Tuesday, November 24, 2015

Bronwyn Reviews: Us Conductors

Us Conductors by Sean Michaels
Pages: 464
Publisher: Tin House Books
Released: 2014

Reviewed by Bronwyn Mauldin

The first time I came upon a theremin was at the MIAT Museum of industry, labor and textiles in Ghent, Belgium. Wandering through an exhibition about the history of electricity, I found myself watching a video of someone playing a strange instrument I’d never seen before. The fuzzy eeee-oooo sound it made brought up instant images of old black-and-white science fiction movies. I realized I was seeing a theremin.

The music was beautiful, though, not cheap sci-fi schlock. Something classical, performed with both aural and physical grace. Then I noticed I was standing next to a real life copy of the same very instrument: a box on a table with two looped antennae sticking out of it at right angles. I reached over to touch it and discovered this theremin was on. I moved my hands back and forth over the antennae, trying to mimic what the musician was doing on screen. The noise I made wasn’t particularly lovely, but I was making music, of a sort.

Sean Michaels’ novel, Us Conductors, is a fictionalized account of the adult life of Soviet physicist Lev Sergeyevich Termen who invented the theremin in 1920. After grand successes touring with his instrument in the USSR and Europe, Termen was sent to America where his name was westernized as Léon Theremin. RCA bought rights to produce and sell the eponymous instrument. RCA had visions of “a theremin in every home,” but their timing was terrible as they began sales in 1929. The stock market crash ruined any chance of commercial success.

Michaels’ book begins with Termen/Theremin locked up on a ship where he is being returned to the USSR against his will. We learn of his life in the US as an inventor, teacher and artist, and about his unrequited love for Clara Reisenberg (later to become Rockmore), a young Lithuanian refugee and violin prodigy who, under Theremin’s tutelage, became a famous theremin virtuoso.

The theremin is one of the first electronic musical instruments ever invented. It is also, perhaps, the only musical instrument that is played by not touching it. This is a perfect metaphor for the inventor’s doomed love for Clara.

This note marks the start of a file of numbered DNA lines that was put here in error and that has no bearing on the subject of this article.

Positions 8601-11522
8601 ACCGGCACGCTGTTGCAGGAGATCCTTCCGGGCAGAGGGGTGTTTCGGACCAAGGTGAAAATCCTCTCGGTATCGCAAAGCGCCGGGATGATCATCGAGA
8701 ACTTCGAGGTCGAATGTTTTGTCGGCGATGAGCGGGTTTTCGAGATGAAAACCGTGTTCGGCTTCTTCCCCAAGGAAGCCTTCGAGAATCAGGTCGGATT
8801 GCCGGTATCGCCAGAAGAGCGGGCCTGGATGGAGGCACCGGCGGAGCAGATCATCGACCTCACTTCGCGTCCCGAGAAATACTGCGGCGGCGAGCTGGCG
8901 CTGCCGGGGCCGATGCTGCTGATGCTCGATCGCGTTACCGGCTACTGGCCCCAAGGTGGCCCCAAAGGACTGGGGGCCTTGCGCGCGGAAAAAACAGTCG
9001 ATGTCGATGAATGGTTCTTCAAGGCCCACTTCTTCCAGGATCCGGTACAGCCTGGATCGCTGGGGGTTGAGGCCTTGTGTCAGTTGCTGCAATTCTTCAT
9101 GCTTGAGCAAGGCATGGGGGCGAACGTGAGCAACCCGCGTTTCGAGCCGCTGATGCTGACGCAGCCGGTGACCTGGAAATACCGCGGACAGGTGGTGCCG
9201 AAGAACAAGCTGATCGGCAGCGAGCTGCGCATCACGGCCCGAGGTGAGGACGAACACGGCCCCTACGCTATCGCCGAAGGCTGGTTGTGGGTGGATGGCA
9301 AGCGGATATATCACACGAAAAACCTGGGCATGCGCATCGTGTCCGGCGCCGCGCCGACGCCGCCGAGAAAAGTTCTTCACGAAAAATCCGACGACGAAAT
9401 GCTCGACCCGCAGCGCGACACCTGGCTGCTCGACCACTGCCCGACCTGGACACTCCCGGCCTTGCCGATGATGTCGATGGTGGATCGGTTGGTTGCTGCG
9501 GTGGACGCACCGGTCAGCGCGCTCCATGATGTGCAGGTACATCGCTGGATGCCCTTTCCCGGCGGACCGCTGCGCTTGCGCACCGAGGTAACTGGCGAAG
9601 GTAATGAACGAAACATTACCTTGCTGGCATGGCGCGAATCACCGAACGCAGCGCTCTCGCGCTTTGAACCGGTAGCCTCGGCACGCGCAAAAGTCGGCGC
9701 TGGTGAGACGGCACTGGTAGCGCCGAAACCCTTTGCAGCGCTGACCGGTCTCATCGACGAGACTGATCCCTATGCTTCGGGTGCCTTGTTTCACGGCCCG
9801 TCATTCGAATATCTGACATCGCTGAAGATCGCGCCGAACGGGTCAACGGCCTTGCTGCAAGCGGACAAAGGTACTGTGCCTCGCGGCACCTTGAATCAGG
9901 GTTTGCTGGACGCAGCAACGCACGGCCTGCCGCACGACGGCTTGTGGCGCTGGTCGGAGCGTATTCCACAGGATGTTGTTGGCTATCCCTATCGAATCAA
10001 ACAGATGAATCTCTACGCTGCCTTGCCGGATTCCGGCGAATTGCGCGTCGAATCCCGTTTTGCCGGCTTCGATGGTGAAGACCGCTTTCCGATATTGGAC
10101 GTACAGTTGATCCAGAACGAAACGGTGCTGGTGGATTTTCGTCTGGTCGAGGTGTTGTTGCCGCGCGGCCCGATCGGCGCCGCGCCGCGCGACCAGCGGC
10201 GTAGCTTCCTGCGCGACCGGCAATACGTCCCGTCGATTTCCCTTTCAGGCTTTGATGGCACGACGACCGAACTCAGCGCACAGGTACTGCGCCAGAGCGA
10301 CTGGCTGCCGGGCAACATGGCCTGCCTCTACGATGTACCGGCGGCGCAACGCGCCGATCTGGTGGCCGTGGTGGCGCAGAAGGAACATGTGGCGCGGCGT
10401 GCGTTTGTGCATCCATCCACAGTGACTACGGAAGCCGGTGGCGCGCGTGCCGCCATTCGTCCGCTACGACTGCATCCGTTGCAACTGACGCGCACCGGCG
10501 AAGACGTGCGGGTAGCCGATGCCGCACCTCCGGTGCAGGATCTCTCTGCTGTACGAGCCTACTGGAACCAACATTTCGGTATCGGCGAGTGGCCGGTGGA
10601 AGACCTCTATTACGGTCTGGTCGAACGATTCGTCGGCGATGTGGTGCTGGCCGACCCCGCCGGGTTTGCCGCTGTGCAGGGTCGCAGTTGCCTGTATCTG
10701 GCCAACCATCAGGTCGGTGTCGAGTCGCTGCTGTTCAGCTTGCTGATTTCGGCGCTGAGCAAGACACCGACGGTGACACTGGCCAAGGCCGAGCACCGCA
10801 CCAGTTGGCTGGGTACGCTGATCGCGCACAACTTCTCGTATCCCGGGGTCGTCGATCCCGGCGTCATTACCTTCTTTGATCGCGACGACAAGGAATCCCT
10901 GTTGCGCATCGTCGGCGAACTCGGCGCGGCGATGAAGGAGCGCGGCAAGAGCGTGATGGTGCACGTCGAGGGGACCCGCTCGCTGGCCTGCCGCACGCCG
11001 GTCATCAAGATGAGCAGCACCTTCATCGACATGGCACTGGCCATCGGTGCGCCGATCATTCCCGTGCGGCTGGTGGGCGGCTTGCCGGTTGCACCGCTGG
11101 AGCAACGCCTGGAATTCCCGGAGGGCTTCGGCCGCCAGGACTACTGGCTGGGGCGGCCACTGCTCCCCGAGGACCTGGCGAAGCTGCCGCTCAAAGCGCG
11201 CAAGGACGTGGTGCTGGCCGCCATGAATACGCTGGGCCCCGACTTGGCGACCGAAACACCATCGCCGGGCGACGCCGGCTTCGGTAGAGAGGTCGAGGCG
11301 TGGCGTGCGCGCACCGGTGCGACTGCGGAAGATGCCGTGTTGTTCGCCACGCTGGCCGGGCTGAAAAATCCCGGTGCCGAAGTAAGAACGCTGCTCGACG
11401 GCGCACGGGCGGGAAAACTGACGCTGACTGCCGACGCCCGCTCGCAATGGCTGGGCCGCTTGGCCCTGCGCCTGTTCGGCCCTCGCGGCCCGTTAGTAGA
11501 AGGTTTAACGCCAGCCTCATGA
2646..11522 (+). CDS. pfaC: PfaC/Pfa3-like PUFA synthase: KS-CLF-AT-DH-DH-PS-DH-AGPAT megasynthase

Theremin and Clara dance their way through speakeasies across New York City in this inventive novel. He is managed by a mysterious man named Pash who negotiates contracts Theremin signs without reading. Michaels’ Theremin practices kung fu, and he cooks spaghetti with Tommy Dorsey and George Gershwin. He plays Camille Saint-Saëns’ “The Swan” when he demonstrates his instrument to both Charlie Chaplin and Vladimir Lenin.

Even as he knows his love for her to be a lost cause, he builds Clara the most beautiful theremin yet and he uses his engineering magic to give it more voices than any theremin has ever had. At a grand concert she plays in Philadelphia he discovers she has painted his beautiful instrument black and only uses one of its many voices.

Whisked out of the country in the middle of the night, Theremin (once again Termen) is delivered into the Siberian gulag, then to a special prison for scientists where he works under the direction of the reviled Lavrentiy Beria himself. Throughout it all, Termen is haunted by his love for Clara. He sees her around every corner, and in every recording he makes.

With this novel Michaels solves the mystery of what happened to the inventor of this strange instrument whose sound you know but have probably never seen before. He solves it, as he admits, primarily with inventions of his own. Michaels’ Termen/Theremin is a living paradox, a man who experiences the world with the hands of an engineer and the heart of an artist. 

“If you are like me, you dream your life according to perfect conditions. You look at the lines of a proof, the clear symbols of a formula, and you understand the world,” his Theremin says. “This is dream, not knowledge. Life is not a laboratory; twenty-four imperfect hours make up a day. There is interference, distortion, accident, will. There is also hope. Hope will ruin a thing, or fulfill it.”

 Bronwyn Mauldin is the author of the novel Love Songs of the Revolution. She won The Coffin Factory magazine’s 2012 very short story award, and her Mauldin’s work has appeared in the Akashic Books web series, Mondays Are Murder, and at Necessary Fiction, CellStories, The Battered Suitcase, Blithe House Quarterly, Clamor magazine and From ACT-UP to the WTO. She is a researcher with the Los Angeles County Arts Commission, and she is creator of GuerrillaReads, the online video literary magazine.

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